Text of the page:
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Re: ISP and NAT (question and some thoughts)

  • From: Alex P. Rudnev
  • Date: Mon Oct 18 14:54:42 1999

Yes, but...

The first step doing any increase difficult was done when the
HOST_NAME->IP_ADDRESS translation was chosen instead of

 HOST_NAME:SERVICE -> IP_ADDRESS:PORT

Now we have a lot of troubles due to this choose.


On Mon, 18 Oct 1999 jeanlou.dupont@na.marconicomms.com wrote:

> Date: Mon, 18 Oct 1999 13:33:14 -0400
> From: jeanlou.dupont@na.marconicomms.com
> To: Alex P. Rudnev <alex@virgin.relcom.eu.net>
> Cc: nanog@merit.edu
> Subject: Re: ISP and NAT (question and some thoughts)
> 
> 
> 
> 
> 
> oups... just thought of an important issue:
> 
> I guess the clients would care about the address remarking;
> the DNS process is a good example...
> 
> jld.
> 
> 
> 
> ---
> just a thought...
> 
> why not expand the IPv4 address field using the 'Fragment offset' and
> 'Identification' fields?
> Use those fields to mark packets at the edge with the destination AS number, for
> example.
> Customer equipment could use private address space and not bother with the edge
> remarking process.
> (I know that the fragmentation function would be lost due to this 'extension'.)
> (I am also aware of transitioning problems related to what I am proposing; the
> routers in the network cannot be upgrade all at once...)
> 
> thoughts/comments?
> 
> jld.
> 
> 
> 
> 
> 
> "Alex P. Rudnev" <alex@virgin.relcom.eu.net> on 10/18/99 12:46:50 PM
> 
> To:   nanog@merit.edu
> cc:    (bcc: Jeanlou Dupont/RMQ/RELTECCORP)
> 
> Subject:  ISP and NAT (question and some thoughts)
> 
> 
> 
> 
> 
> 
> Today we see the classical schema ISP/customer; this means
> - the customer have his own address space, requested by him (directly or
> undirectly)
> - due to the lack of public addresses, the customers are forced to use
> NAT; just NAT provide some extra security
> - ISP do not provide NAT themself; NAT configuration is not easy task and
> cause a lot of headache for the customers (just as a lot of money they pay
> to the network admins).
> 
> First question - is this picture right or it is wrong?
> 
> The second question. What prevent the _future ISP_ from some another
> schema, when:
> - the customer always use the private address space, for example,
> 10.0.0.0/8;
> - the provider bother about address translation, just as about name
> translation (DNS re-writing), just as about the address allocation (not
> the customer but the provider - if existing address space is not enough);
> - the providers's software learn about _open, or public_ services which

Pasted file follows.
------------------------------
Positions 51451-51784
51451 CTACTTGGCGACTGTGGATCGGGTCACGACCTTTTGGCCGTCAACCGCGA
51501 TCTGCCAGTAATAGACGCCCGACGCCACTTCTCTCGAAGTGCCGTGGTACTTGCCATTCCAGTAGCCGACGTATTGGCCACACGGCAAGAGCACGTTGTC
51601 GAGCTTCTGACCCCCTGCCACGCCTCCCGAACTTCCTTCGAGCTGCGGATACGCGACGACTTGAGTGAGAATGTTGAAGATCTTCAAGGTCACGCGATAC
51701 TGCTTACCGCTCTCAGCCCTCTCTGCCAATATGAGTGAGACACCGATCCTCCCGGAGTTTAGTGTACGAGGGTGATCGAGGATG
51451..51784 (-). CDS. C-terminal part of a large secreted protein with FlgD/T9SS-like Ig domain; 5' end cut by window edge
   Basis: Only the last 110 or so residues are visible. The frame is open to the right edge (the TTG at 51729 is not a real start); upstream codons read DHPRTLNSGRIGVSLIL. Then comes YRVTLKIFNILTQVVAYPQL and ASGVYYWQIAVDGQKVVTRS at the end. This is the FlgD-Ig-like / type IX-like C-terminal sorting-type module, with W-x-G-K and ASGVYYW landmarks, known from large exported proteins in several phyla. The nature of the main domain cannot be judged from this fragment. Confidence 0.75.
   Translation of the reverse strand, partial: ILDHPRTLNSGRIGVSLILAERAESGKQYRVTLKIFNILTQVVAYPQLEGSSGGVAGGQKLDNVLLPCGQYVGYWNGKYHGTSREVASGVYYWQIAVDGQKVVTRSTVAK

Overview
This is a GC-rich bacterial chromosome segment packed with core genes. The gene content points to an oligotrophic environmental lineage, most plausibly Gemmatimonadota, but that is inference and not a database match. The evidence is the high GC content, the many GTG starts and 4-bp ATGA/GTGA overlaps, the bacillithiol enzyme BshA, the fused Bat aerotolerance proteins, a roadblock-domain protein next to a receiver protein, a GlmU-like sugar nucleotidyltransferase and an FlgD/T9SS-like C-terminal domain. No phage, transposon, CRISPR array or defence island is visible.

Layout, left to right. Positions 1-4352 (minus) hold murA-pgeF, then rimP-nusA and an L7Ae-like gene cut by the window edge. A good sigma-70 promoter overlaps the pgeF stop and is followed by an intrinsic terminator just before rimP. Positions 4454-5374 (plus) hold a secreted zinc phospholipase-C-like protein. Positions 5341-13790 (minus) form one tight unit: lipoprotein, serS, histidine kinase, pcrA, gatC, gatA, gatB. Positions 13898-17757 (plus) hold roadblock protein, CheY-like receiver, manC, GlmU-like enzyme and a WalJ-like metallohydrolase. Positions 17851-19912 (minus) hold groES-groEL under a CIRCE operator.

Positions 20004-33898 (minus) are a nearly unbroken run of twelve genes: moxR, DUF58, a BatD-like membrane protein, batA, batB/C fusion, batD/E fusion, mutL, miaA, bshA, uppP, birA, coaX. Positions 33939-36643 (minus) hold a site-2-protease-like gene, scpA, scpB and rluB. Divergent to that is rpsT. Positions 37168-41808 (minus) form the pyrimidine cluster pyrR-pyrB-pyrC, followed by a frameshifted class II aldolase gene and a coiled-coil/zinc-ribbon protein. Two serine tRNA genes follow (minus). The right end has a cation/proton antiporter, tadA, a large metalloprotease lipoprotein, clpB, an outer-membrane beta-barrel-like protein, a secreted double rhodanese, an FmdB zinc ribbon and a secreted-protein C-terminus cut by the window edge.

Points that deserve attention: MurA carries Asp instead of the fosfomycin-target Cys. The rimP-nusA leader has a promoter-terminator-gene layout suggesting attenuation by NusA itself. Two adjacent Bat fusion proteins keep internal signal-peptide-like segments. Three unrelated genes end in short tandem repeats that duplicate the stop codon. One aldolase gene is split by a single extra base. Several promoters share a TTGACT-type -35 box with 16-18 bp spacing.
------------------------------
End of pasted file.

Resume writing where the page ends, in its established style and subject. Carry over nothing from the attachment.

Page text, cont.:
> must be translated statically, from the customer using (for example) DNS.
> 
> Don't answer _it's too slow_.
> 
> This is my attempt to predict where we are going this days. Today the
> _know-how_ the customer should know is too huge - if (if I am the admin of
> the company, not ISP!) I open electronic
> market or want to get Internet for the companies employees, I must
> allocate space (why? What for? It's not my concern, if we think a little),
> I must prove I need this addresses (why? This is my business how much
> addresses I need internally; and let's software decide how much addresses
> I need externally), and I should configure firewalls and NAT's. We used to
> think about it as about the normal admin's knowledge; but why we are sure
> it's normal. If you got a car (in USA, not in the Russia), you don't
> bother about the oil stations or about the roads - you just use it.
> 
> This is not really a dump question. If it is possible to build such
> Internet service when every customer should be free to use any address
> space in the hidden way, and ISP (not the customer) bother about the
> global address and name translation, we should have just this hierarchical
> address schema IPv6 offer to us. On the other hand, it means a great
> increase in the NAT engine.
> 
> 
> Aleksei Roudnev, Network Operations Center, Relcom, Moscow
> (+7 095) 194-19-95 (Network Operations Center Hot Line),(+7 095) 230-41-41, N
> 13729 (pager)
> (+7 095) 196-72-12 (Support), (+7 095) 194-33-28 (Fax)
> 
> 
> 
> 
> 
> 
> 
> 

Aleksei Roudnev, Network Operations Center, Relcom, Moscow
(+7 095) 194-19-95 (Network Operations Center Hot Line),(+7 095) 230-41-41, N 13729 (pager)
(+7 095) 196-72-12 (Support), (+7 095) 194-33-28 (Fax)






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